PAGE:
8. DaveC426913 Valued Senior Member

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    Except that it does.

    It has been shown (quite some time ago in fact) that, if Earth were only heated by the Sun it should have frozen solid to the core long, long ago. The fact that the Earth's core is molten is part of the reason why Earth is still liveable.

    Space is not a medium.

    I get the feeling you're making up your own ideas here. Have you studies any physics or cosmology at all?
     
  9. trevor borocz johnson Registered Senior Member

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    Everywhere and everything has temperature of at least some heat. If all of infinity isn't created by the background of infinity, what do you create a second property that all things have that fits the description of energy as well as matter? Do you understand the fourth paragraph in the OP? It relates heat to relativity and time dilation, explaining them differently but the same.
     
  10. Michael 345 New year. PRESENT is 72 years oldl Valued Senior Member

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    Badly phrased

    Scientists just broke the record for the coldest temperature ever measured in a lab: They achieved the bone-chilling temperature of 38 trillionths of a degree above -273.15 Celsius by dropping magnetized gas 393 feet (120 meters) down a tower.

    https://www.livescience.com/coldest-temperature-ever

    If you consider 38 trillionths of a degree above -273.15 Celsius "some heat" good luck convincing others

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  11. James R Just this guy, you know? Staff Member

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    trevor:

    I will respond after you have attempted to answer all of the questions I asked you in my previous post, above.
     
  12. trevor borocz johnson Registered Senior Member

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    What happens at -274 Celsius? There has to be a little bit of heat keeping space at any temperature or else it would be colder! And if all of infinity has this 'absolute zero' minimum what keeps the heat from stars from bottling up in the universe? The universe are universe is an atom to is much MUCH more colder then absolute zero. If it wasn't we'd be screwed.
     
  13. DaveC426913 Valued Senior Member

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    This isn't even pseudoscience. It's straight up word salad.

    "what keeps the heat from stars from bottling up in the universe?"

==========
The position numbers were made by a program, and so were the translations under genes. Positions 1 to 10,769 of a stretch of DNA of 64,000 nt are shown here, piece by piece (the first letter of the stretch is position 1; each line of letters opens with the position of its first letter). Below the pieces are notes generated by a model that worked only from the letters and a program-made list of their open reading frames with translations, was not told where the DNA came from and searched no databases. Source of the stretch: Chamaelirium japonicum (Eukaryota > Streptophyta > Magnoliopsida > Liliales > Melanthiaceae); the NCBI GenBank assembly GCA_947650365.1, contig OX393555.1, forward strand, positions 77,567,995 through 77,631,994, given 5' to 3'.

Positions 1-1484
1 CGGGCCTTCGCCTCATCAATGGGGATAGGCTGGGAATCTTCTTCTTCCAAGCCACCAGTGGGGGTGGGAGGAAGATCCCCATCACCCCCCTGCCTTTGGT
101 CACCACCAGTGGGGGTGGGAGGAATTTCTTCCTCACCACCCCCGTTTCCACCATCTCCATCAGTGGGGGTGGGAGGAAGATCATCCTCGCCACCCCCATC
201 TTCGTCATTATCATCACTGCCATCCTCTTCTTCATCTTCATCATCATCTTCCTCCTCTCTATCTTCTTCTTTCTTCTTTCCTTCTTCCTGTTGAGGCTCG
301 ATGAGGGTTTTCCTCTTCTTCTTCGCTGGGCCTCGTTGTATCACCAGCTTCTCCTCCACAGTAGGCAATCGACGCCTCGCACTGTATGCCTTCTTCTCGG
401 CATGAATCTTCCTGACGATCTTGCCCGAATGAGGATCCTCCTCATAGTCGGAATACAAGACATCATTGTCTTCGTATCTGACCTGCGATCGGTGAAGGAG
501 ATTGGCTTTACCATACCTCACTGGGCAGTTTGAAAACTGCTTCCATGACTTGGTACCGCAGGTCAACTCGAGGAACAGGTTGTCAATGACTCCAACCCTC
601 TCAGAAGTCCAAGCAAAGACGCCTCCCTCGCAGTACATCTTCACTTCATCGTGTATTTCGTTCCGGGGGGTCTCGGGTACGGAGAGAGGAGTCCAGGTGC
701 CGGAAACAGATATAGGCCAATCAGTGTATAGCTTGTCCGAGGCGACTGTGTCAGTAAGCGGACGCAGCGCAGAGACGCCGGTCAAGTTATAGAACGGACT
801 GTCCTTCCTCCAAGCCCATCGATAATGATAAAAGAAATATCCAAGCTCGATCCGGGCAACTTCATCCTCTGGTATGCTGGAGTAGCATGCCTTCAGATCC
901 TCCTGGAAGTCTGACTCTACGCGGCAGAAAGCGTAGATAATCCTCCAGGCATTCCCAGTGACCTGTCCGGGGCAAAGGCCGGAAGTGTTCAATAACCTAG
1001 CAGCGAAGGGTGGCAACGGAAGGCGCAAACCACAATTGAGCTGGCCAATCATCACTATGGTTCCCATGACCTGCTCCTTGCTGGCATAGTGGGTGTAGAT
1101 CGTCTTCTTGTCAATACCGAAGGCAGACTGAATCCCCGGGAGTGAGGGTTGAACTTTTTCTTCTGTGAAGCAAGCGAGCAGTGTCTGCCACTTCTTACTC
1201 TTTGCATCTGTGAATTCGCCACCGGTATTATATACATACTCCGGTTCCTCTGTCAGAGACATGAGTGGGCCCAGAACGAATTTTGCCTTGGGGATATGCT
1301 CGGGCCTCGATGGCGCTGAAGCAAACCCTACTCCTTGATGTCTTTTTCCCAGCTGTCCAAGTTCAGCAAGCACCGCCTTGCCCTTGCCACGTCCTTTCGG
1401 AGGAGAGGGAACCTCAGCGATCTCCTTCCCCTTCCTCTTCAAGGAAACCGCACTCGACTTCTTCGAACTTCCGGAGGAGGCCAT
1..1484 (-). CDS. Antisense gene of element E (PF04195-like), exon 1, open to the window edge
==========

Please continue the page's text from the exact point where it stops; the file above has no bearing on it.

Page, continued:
"The universe are universe is an atom to ..."


    Belongs in the Cesspool.
     
  14. trevor borocz johnson Registered Senior Member

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    • Please do not troll. If you cannot support a claim, you ought to retract it and apologise to your readers.
    That's ok. You are the 100th 'scientist' to critique and cynicize my new theory on heat and the universe, which is only 9 months old, and I'm still working on it. My answers to your questions which are in the OP mostly won't make any difference to a fish who swims with his school.
     
  15. DaveC426913 Valued Senior Member

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    It's not a theory. There's nothing to critique.

    Consider this claim:

    "Because the Moon is made of green cheese, we could feed astronauts forever without having to bring food."

    The claim is based on a false premise - something that is known not to be true. We don't even need to go past the first comma to know that everything after it is invalid. The claim need not even be critiqued; it's stillborn.

    Likewise, your claims (which you call a theory) are premised on many things that you think are true but are not. Several things you've stated as premises to your claims are simply not true (such as 'space is a medium' and 'the universe has a nucleus', etc.). Your "theory" as you call it, is stillborn for that reason.

    You would do well to finish school. A refresher in high school physics, or even elementary school physics would be an excellent use of your time.
     
    Last edited: Sep 19, 2022
  16. Michael 345 New year. PRESENT is 72 years oldl Valued Senior Member

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    Absolute zero is minus 273.15 degrees Celsius hence in theory you cannot go below that temperature

    However at this link

    https://www.mpg.de/research/negative-absolute-temperature#:~:text=At zero kelvin (minus 273,zero on the Kelvin scale.

    we can read how

    Physicists at the Ludwig-Maximilians University Munich and the Max Planck Institute of Quantum Optics in Garching have now created an atomic gas in the laboratory that nonetheless has negative Kelvin values. These negative absolute temperatures have several apparently absurd consequences: although the atoms in the gas attract each other and give rise to a negative pressure, the gas does not collapse – a behaviour that is also postulated for dark energy in cosmology. Supposedly impossible heat engines such as a combustion engine with a thermodynamic efficiency of over 100% can also be realised with the help of negative absolute temperatures.